Gemma Collins admits using £250 slimming injections to shed pounds rather than vegan diet and gym
GEMMA Collins has admitted using £250 slimming injections to help her shed pounds – rather than just her vegan diet and more exercise.
The ex-Towie diva had previously hinted her new slimmer physique was down to healthy eating and regular gym sessions.
But she's now admitted to using appetite-depressing jabs in her battle to lose three stone.
The Sun Online exclusively revealed in June how The GC had turned to the SkinnyJab weight loss programme.
Confirming it for the first time, Gemma told the Sunday People: “I went on the jabs and that has been really good for me.
“You get injected basically and it curbs your appetite as well so it is handy when you are busy and on the road."
She added: “I definitely feel much better since losing weight and I have got more energy and stuff.
"When you eat rubbish food, you feel rubbish and when you eat healthy, it’s a lot better.”
The official SkinnyJab website states that the injection "removes hunger from the equation".
It boasts that the plan is suitable for anyone aged between 18 and 76 and the first programme last three weeks, costing £250.
Repeat jabs are £135 a pop and last two to four weeks.
But one doctor told The Sun these injections could be dangerous.
Dr Sarah Jarvis, clinical director at patient.info said: "There's no such thing as an injection which will help you lose weight safely."
Gemma, 38, has lost a staggering three stone since appearing on Dancing On Ice at the start of the year.
She had undergone gruelling training sessions with her professional partner Matt Evers at the time.
Can weight loss injections really help you stay slim?
GEMMA has been relying on weight loss injections to help her lose weight, but do they actually work?
Dr Sarah Jarvis, clinical director at patient.info told The Sun: "There is no such thing as an injection which will help you lose weight safely.
"There is no sign within the website of any clinical studies or even what is in this product.
"That means it is unlikely to be regulated in any way, so you will have no idea what you are putting into your body.
"Any advert which sounds too good to be true usually is and could be damaging to your health."
The TV favourite has revelled in flaunting her trim figure to fans, regularly sharing images and videos to her social media accounts.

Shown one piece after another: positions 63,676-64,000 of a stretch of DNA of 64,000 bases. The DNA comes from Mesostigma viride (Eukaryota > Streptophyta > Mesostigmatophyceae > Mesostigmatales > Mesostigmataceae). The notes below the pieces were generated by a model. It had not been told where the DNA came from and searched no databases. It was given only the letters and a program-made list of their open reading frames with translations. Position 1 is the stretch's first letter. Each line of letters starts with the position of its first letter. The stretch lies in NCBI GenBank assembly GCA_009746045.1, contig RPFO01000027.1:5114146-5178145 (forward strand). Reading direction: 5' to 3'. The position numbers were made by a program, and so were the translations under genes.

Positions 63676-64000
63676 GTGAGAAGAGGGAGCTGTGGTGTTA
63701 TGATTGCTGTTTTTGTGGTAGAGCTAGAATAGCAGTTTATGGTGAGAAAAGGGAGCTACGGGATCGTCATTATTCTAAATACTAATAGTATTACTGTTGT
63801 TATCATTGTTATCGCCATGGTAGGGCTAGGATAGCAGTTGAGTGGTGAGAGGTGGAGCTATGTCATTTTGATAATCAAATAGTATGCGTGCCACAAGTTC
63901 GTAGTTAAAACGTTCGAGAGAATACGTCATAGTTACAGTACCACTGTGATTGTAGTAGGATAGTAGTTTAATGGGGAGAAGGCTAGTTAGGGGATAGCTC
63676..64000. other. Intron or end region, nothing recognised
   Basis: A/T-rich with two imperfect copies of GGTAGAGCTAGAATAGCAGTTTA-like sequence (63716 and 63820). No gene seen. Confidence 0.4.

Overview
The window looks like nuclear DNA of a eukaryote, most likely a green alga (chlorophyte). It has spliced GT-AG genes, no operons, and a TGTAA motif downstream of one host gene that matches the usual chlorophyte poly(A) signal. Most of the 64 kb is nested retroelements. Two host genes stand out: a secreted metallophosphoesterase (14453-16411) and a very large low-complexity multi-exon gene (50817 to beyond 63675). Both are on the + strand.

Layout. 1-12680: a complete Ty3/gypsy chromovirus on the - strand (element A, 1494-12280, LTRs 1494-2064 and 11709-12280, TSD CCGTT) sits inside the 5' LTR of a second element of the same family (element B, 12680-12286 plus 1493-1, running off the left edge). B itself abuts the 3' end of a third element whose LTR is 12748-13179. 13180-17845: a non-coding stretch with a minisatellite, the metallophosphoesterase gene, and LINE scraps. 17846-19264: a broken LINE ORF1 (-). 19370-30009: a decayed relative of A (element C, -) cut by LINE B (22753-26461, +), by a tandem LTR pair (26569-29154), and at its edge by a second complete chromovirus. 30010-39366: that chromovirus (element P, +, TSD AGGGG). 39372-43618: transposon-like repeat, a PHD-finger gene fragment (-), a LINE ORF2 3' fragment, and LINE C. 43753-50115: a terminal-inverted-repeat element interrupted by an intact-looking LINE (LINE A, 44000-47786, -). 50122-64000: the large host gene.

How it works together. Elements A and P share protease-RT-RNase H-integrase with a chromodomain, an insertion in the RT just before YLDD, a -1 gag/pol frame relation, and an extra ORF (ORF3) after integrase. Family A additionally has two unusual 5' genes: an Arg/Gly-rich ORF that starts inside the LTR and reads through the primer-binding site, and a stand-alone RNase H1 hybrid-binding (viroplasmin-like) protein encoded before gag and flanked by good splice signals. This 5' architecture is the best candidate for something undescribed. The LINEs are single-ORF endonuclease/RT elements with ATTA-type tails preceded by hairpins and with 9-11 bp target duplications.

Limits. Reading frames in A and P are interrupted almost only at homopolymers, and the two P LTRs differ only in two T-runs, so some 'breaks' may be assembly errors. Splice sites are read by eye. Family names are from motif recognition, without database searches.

In April, Gemma posted a photo that suggested she'd lost the weight thanks to a vegan diet.
Posing in a white tracksuit, the TV favourite wrote: "Thanks for your weight loss comments my hard work is defo paying off #veganlifestyle #eatlifenotdeath."
She had also said that she insists on having a treadmill with her whenever she is on set filming for her new reality show, Diva Forever.
Meanwhile, Gemma's fitness instructor claimed that the blonde beauty is on a "no sugar and no carbs after 6pm diet" to ditch the pounds.
Vicky Young told new! Magazine at the time: "For breakfast she’ll have poached eggs, avocado, tomatoes on sourdough, then lunch will be a big salad with kale, peppers and avocado, with either chicken or tuna steak.
"For dinner, I make her vegetarian curries, or sometimes it’s chicken and halloumi kebabs with peppers on a skewer with tzatziki salad."
Vicky added that the regime had left Gemma feeling happier and more energetic.
It was also believed that she had been exercising with the help of personal trainer – and fellow Towie alumni – Charlie King.
SkinnyJab was founded in February 2017, and the website states that all clients have to undergo a full clinical health screening and "comprehensive medical consultation" before they are provided with the product.
What are weight loss injections and are they dangerous?
THE SUN Online exclusively revealed in June that the secret behind Gemma Collins' impressive three stone weight loss is SkinnyJab injections.
The jabs act as an appetite suppressant, reducing hunger and cravings to ensure that users eat less.
SkinnyJab report that it takes three days for their clients to experience a loss of hunger when on the plan, with a three week plan costing £250, and repeat pens £135 after that.
Fasting diets can typically be dangerous, with your body entering ketoacidosis, or "starvation mode" when cells aren't able to get enough glucose (sugar) for energy.
However, SkinnyJab reassure users that the appetite suppresant used in their plan regulates glucose, allowing the body to use stored fat for energy.
The website states: "This means that you can safely consume small portions without experiencing the undesired effects of starvation mode."
The company also insist that side effects are limited, with mild nausea affecting less than 1% of their patients.
There is also an on-hand medical team available, with all clients undergoing a full clinical health screening before they are provided with the jabs.
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